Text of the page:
School board talks budget, teacher contracts

While neither the proposed final budget nor teacher contract negotiations were on the agenda, both were aired out during the May 18 Unionville-School Board meeting.

During the public comment period, seven members of the audience stood up to say basically the same thing, pay the teachers better.

Birmingham Township resident Kristin Walker told he board that she doesn’t object to paying higher property taxes for the school system.

“We call those high taxes our private school tuition,” she said in reference to the district’s high quality. But she added that the contract offer is not what it should be. “You can do better than that.”

Another person said she doesn’t know what the teachers are asking for, “but I’m on their side.”

Cecilia Tang, of East Marlborough, is a 2005 Unionville High School graduate who said it’s the teachers who create “a culture of excellence in the district” and that those teachers are worth paying higher property taxes.

School Board Director Keith Knauss said the teachers are asking for a 4.6 percent increase each year on a three-year contract, but the board is currently offering a 2.1 percent increase.

Knauss referred to a “2 percent world,” in which the Social Security cost of living index is 1.7 percent, the state’s Act 1 index for school tax increases is 1.9 percent, and the employer cost index for elementary and secondary school employees is 2 percent.

He said his neighbors, many of whom are on fixed incomes, and young parents are not seeing any 4 percent increases in pay or benefits and it would be improper for the school district to have them pay for more than they themselves are getting.

Knauss said the 2.1 percent proposal is fair to both teachers and taxpayers.

During the board’s May 11 work session, Knauss suggested a tax increase — a weighted average between the Chester and Delaware County residents — of 2.1 percent as opposed to an increase of 2.85 percent.

The board voted 5-4 in favor of the lesser increase.

Fellow Director Michael Rock adamantly disagreed with Knauss.

“I don’t live in a 2 percent world…We live in one of the richest districts in the county…We didn’t get great by being cheap, and we won’t stay great by being cheap,” he said.

He added that he was disappointed with the May 11 vote, a sentiment echoed by board Vice President Gregg Lindner.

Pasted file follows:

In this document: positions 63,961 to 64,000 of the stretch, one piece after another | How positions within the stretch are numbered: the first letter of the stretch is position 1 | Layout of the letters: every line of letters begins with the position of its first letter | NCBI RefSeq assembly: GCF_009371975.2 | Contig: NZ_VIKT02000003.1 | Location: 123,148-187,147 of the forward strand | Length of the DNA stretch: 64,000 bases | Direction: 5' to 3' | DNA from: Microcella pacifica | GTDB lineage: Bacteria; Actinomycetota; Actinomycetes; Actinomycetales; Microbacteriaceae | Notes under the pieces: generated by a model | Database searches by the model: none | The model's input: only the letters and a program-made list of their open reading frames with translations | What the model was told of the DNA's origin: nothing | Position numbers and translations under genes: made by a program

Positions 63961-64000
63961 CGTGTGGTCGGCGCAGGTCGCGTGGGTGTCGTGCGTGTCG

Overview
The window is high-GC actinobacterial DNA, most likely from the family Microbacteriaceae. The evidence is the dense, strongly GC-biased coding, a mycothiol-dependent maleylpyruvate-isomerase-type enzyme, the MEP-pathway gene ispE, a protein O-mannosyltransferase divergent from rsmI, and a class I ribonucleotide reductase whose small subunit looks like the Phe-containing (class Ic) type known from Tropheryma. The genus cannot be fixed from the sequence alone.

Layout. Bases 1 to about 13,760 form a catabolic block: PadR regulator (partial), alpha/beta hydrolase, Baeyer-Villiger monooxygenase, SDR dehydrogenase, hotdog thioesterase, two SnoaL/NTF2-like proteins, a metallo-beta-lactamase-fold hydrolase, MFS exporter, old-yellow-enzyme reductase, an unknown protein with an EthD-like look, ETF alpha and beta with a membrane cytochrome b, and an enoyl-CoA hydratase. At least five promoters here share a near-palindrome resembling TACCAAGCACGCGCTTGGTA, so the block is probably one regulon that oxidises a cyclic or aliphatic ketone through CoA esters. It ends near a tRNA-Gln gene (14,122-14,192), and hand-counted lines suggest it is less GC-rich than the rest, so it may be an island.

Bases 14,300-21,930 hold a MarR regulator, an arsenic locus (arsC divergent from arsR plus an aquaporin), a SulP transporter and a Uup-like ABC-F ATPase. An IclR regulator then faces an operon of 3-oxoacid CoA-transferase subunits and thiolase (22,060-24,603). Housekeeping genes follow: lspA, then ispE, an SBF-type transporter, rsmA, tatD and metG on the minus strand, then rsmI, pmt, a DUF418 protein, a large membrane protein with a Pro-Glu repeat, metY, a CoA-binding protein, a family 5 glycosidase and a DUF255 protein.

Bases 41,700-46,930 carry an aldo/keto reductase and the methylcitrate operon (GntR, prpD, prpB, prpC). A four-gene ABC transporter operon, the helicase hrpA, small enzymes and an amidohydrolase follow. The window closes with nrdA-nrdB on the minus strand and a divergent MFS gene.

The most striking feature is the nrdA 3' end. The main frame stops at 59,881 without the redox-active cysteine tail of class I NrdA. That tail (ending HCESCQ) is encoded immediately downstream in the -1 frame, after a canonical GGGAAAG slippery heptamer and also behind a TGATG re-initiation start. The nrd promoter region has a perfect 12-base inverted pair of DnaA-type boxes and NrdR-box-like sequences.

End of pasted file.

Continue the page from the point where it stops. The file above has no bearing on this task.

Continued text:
Lindner added that contract negotiations with the teachers are continuing.

James Conley is named the new principal of Unionville High School.

James Conley is named the new principal of Unionville High School.

School Board directors are scheduled to vote on next year’s budget during their June 18 meeting and the proposed tax rate could change. The current proposal can be found here.

Other business

• The board appointed James Conley to replace Paula Massanari as Unionville High School principal. Conley was the school’s vice principal for two years and is a former English teacher. He taught at Unionville for 10 of his 16 years as a teacher.

• There was also a brief presentation from the district’s Wellness Committee, which was formed to develop action plans focusing on student health issues. One such focus is on raising awareness about concussions. More discussion is planned for the June work session, according to Superintendent John Sanville.


About Rich Schwartzman

Rich Schwartzman has been reporting on events in the greater Chadds Ford area since September 2001 when he became the founding editor of The Chadds Ford Post. In April 2009 he became managing editor of ChaddsFordLive. He is also an award-winning photographer.



One Response to “School board talks budget, teacher contracts”

  1. Jeanne-Marie Curtis says:

    I find it interesting that the focus on salary increases in our school district, is on percentages only. As a public school, do we not have the right to access of the actual, annual salaries of each teaching level within the district? What requirements are needed to reach various levels?

    A 4 percent increase on a $40,000 position is $1,600 per year.
    I say reasonable.
    A 4 percent increase on a $90,000 position is $3,360 per year.
    I say ridiculous.

    What salary ranges are we talking about?
    How is it possible to have an opinion on district salary increases without this basic knowledge of current salaries?

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